A cheerfully painted toy tin boat, most likely made around the 1920s.
This wind up Bavarian toy boat is a transfer from the SA Museum/SA Art Gallery.
Wind-up toys, also known as ‘spring-driven’ or ‘clockwork’ toys, can be traced back to the late fifteenth century, when German inventor, Karel Grod, created his first wind-up models. However, it wasn’t until the late 1800s that they were created in large numbers and very cheaply, particularly by European makers.
An example of a child's toy, reflecting a maritime theme, from the early 20th century. In view of the object’s age, and allowing for the probability that as a toy, it would have been frequently operated by a young child, the wind-up tin boat is still in remarkably good condition.
Toy tin boat painted cream, blue and red.
We know that this boat is of Bavarian origin and is obviously meant to be a model steamboat, based on its tall funnel. A glance at its unusual hull shape tells more of the story though. The configuration of the bow, commonly referred to as a ‘ram bow’, or sometimes as an ‘inverted bow’, was popular on battleships and large cruisers of the early twentieth century. A ram bow was an underwater prolongation of the ship’s forward section that could be driven into the hull of an enemy vessel to sink or disable it. The concept was originally used in the Mediterranean by the ancient Greeks and Romans on their oar propelled galleys to gain the upper-hand in naval battles. The revival of the weapon coincided with the use of steam power in the nineteenth century. Its tactical use extended into the first decade or two of the twentieth century, but declined when breech-loading cannon could effectively hit ships at long range, thus making ramming clearly ineffective. However, this aspect of hull design was retained in varying forms, as it was believed to assist in a ship’s stability and speed. But eventually the ram disappeared and flared bows became popular, as they kept the fore parts of the ship drier in bad weather.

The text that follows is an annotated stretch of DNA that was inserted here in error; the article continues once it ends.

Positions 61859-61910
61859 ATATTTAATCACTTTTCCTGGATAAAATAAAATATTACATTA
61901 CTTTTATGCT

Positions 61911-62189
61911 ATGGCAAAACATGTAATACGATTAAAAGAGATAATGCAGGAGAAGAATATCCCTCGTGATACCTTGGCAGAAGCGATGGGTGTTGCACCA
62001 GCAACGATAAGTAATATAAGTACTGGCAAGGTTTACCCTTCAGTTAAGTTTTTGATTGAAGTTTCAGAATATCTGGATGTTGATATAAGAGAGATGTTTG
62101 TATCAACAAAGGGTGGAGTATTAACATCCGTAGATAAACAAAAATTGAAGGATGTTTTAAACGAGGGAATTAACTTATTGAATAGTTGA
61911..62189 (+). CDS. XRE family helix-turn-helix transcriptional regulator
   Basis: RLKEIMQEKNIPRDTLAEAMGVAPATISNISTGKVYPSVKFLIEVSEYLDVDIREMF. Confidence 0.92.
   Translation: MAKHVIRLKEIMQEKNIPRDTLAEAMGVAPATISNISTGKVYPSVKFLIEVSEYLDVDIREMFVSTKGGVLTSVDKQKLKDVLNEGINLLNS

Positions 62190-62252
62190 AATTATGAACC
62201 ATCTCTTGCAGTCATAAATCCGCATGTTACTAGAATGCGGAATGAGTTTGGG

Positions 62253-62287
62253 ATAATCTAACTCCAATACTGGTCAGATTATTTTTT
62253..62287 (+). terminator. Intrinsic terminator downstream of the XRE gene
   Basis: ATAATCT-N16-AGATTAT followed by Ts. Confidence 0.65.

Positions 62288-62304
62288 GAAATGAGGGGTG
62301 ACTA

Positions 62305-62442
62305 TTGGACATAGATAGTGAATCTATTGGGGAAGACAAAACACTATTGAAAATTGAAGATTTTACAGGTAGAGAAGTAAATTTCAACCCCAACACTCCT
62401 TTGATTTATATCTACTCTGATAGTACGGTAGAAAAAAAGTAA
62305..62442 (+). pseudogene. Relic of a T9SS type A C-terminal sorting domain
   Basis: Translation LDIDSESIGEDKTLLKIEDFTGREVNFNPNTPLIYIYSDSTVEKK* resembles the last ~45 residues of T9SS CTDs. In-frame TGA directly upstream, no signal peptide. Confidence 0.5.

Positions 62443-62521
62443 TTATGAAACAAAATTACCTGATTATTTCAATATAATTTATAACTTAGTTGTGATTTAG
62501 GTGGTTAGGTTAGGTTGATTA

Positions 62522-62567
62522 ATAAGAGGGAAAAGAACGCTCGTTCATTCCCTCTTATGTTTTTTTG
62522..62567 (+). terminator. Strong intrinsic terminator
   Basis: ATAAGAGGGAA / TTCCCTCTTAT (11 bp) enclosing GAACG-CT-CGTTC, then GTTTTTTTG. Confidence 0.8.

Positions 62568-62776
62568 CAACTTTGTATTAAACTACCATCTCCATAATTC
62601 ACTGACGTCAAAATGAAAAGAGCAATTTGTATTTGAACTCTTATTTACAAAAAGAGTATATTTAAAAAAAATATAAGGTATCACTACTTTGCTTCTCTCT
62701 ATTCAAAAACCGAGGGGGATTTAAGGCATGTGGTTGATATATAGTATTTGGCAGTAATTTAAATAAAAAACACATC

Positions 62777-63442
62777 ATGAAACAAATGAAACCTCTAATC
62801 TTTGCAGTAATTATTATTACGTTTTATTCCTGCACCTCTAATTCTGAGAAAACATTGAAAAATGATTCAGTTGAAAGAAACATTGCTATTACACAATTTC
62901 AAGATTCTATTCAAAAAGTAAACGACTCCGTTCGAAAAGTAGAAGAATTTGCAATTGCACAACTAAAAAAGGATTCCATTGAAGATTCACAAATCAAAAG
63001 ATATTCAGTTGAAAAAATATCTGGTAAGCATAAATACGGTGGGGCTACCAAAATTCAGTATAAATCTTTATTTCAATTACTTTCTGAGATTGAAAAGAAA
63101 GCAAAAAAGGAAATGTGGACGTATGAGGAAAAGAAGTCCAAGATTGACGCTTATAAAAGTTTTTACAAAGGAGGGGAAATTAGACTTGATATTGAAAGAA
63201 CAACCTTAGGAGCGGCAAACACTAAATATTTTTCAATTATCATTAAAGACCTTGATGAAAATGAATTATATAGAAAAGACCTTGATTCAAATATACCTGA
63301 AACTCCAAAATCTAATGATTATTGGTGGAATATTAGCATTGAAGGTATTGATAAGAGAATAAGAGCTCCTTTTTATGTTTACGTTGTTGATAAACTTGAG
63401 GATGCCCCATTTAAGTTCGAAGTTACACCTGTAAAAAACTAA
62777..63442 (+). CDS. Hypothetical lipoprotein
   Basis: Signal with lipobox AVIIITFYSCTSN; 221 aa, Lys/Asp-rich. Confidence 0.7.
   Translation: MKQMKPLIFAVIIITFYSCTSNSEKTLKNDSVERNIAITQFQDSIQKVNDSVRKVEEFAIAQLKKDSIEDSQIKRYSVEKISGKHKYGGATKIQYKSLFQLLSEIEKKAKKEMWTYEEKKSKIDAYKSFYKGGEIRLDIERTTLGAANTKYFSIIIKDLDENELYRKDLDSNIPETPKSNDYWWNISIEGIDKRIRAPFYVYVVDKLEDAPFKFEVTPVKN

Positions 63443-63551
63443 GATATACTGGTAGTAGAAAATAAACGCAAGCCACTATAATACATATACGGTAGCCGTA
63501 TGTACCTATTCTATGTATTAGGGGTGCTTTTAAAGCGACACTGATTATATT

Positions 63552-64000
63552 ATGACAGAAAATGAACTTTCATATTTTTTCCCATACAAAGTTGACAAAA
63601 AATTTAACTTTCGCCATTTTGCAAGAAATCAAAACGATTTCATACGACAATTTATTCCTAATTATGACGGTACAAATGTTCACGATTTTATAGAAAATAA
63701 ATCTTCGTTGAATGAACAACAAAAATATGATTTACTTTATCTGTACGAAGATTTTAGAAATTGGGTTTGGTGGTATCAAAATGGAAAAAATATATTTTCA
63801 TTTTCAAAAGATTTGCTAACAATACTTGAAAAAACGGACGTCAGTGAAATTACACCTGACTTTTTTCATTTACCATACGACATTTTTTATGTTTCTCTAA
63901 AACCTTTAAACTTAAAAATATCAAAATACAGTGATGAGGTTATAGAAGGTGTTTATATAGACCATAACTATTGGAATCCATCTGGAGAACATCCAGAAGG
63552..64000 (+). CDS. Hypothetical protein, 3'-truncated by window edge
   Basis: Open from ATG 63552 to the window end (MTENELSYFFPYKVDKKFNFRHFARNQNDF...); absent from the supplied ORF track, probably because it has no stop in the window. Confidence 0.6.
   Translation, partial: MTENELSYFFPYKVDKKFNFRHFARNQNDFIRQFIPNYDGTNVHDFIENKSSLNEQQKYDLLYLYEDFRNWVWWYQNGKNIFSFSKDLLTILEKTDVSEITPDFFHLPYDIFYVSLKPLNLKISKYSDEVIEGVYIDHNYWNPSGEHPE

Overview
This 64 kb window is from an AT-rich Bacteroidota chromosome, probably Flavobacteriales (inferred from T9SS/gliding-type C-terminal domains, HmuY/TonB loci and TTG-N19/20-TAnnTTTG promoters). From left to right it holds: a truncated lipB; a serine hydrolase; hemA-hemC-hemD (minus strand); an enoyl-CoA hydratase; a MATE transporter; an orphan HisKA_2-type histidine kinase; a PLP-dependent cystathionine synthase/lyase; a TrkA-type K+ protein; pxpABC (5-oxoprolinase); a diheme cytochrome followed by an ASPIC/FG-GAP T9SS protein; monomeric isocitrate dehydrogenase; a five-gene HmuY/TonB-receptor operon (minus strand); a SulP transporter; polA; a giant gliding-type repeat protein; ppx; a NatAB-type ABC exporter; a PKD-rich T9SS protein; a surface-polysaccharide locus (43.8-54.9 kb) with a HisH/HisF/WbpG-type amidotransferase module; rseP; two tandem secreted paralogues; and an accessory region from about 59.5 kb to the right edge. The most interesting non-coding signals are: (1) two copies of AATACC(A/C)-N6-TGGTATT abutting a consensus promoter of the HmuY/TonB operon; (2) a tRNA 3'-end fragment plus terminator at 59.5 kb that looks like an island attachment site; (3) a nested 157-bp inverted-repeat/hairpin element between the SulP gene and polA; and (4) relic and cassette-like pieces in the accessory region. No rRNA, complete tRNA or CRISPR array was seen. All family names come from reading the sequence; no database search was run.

In view of the foregoing and bearing in mind that the bow shape remained ‘fashionable’ for a little longer than the Great War, the age of the toy probably dates from c1920s. This is also backed by the proliferation of wind-up tin toys from German makers during the same decade that are traded by collectors today. On the toy’s after deck, there is a double-sided bench seat, which seems to indicate that the model is meant to represent a pleasure boat or tour boat. On its stern is a socket for a flagstaff to be inserted and a flag displayed while it is operating. The rudder is arranged so that it can be twisted from one side to the other, enabling the boat to be wound up and put on a pond to move around in circles and be recovered. A small metal piece spreading from the keel forward is apparently affixed on the underside of the hull to make the boat stand upright when it is not set in its wooden cradle.